SCOTUS Abortion Ruling: What You Need to Know

In a stunning victory for women’s rights, the Supreme Court's ruling in Whole Woman’s Health v. Hellerstedt has deemed a number of Texas’ abortion restrictions unconstitutional

In a stunning victory for women’s rights, the Supreme Court’s ruling in Whole Woman’s Health v. Hellerstedt has deemed a number of Texas’ abortion restrictions unconstitutional.

The Case

In 2011, the Republican-led Texas state legislature introduced HB 2, which essentially controlled when, where, and how a woman could undergo an abortion procedure.

According to the anti-abortion lawmakers who advocated for these now unconstitutional restrictions, the HB 2 was meant to “protect” the health of women seeking an abortion. In addition to a forced 24-hour “waiting period,” HB 2 required abortion clinics to undergo unnecessary costly structural upgrades or face closure. Before the court’s ruling, this would have forced 10 of the 19 clinics (only 19 in the entire state of Texas!) to shut down.

The Ruling

In a 5-3 ruling, the court deemed HB 2 unconstitutional. Writing for the majority opinion, Justice Stephen Breyer noted that “there was no significant health-related problem that the new law helped to cure.”

But it was Justice Ruth Bader Ginsburg—also known as the Notorious RBG, depending on who you ask—who came through with the most devastating takedown of the GOP-inflicted HB 2.

“Given those realities, it is beyond rational belief that H.B. 2 could genuinely protect the health of women, and certain that the law ‘would simply make it more difficult for them to obtain abortions,’ Ginsburg wrote. “When a State severely limits access to safe and legal procedures, women in desperate circumstances may resort to unlicensed rogue practitioners at great risk to their health and safety.”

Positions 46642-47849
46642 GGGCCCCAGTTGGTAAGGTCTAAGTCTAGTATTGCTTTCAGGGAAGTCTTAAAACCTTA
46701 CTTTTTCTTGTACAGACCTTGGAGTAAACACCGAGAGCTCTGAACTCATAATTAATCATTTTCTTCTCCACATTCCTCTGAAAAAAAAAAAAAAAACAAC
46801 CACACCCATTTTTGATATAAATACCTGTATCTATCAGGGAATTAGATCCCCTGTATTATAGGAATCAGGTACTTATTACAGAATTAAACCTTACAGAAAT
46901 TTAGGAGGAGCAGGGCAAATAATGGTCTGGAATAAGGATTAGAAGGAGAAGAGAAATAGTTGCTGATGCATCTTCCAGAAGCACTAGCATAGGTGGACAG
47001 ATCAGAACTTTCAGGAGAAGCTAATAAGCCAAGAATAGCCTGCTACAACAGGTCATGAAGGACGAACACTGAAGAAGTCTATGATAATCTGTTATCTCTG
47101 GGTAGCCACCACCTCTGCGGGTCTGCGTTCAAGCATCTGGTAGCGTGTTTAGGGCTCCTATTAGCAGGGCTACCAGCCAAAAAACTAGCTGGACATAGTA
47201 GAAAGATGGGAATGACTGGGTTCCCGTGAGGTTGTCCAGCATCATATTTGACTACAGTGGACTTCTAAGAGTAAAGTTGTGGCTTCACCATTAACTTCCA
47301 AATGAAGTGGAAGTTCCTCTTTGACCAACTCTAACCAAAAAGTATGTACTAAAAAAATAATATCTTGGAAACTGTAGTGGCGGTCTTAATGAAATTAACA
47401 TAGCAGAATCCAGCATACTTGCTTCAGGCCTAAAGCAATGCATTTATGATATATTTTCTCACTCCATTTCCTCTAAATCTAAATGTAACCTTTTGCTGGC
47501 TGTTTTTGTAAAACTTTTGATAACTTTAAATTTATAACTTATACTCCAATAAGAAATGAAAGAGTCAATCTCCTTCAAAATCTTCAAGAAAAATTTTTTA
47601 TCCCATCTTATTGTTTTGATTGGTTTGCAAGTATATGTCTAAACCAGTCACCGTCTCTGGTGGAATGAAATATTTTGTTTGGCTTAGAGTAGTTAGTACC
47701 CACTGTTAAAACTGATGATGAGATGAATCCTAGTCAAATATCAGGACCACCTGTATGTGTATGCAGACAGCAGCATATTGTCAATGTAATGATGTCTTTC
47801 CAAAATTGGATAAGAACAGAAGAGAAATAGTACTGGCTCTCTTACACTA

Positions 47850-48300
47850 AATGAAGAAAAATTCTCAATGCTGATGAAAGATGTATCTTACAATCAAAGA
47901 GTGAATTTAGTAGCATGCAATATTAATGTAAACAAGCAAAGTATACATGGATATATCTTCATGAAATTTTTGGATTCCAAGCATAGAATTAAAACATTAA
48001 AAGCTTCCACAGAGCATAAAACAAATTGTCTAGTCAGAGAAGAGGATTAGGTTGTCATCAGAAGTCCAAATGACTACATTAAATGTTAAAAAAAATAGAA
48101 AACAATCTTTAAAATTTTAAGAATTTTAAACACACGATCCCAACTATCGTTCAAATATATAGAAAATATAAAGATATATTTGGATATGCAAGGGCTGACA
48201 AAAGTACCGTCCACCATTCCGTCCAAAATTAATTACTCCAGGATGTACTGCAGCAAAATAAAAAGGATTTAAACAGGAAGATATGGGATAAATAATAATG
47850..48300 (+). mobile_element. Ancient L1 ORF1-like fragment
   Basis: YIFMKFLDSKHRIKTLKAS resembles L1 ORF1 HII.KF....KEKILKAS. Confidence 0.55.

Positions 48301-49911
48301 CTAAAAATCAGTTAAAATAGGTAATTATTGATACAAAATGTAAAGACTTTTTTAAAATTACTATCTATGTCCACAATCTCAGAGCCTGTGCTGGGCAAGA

Ginsburg closed out her concurring opinion with the judicial equivalent of an “I wish you would…” warning that any future laws like HB 2 would NOT be tolerated.

“So long as this Court adheres to Roe v. Wade and Planned Parenthood of Southeastern Pa. v. Casey, Targeted Regulation of Abortion Providers laws like H.B. 2 that ‘do little or nothing for health, but rather strew impediments to abortion,’ cannot survive judicial inspection.”

Justice Clarence Thomas dissented, but what else is new.

The Response

Democratic presidential nominee, Hillary Clinton released a statement praising the ruling as a “victory for women across America.”

Clinton’s statement also included a reminder of Donald Trump’s ever-changing stance on the issue.

“Donald Trump has said women should be punished for having abortions,” Clinton said. “He also pledged to defund Planned Parenthood and appoint Supreme Court justices who would overturn Roe v. Wade.”

While President Obama also had warm words for the ruling, Speaker of the House Paul Ryan (R-Wis.) condemned the ruling, vowing to continue the fight to “protect women’s health.”

Right.

A Victory for Black Women

The reproductive rights group In Our Own Voice: National Black Women’s Reproductive Justice Agenda, celebrated the ruling, while highlighting the vital role it will play in ensuring the health and well-being of black women.

“Black women, young women, immigrant women and low-income women in Texas stand to benefit the most from this decision.  The 725,000 black women of reproductive age in Texas, plus the 12.5 million black women in the other 20+ states with similar sham laws, will potentially be saved from higher costs, longer delays, and extra steps when seeking an abortion thanks to the SCOTUS action.”

“When it comes to abortion, we trust black women, all women, to make the important personal decisions that are best for themselves and their families,” said Marcela Howell, founder and executive director of the organization. “This is the first step in ensuring that politicians stop playing politics with women’s lives.”



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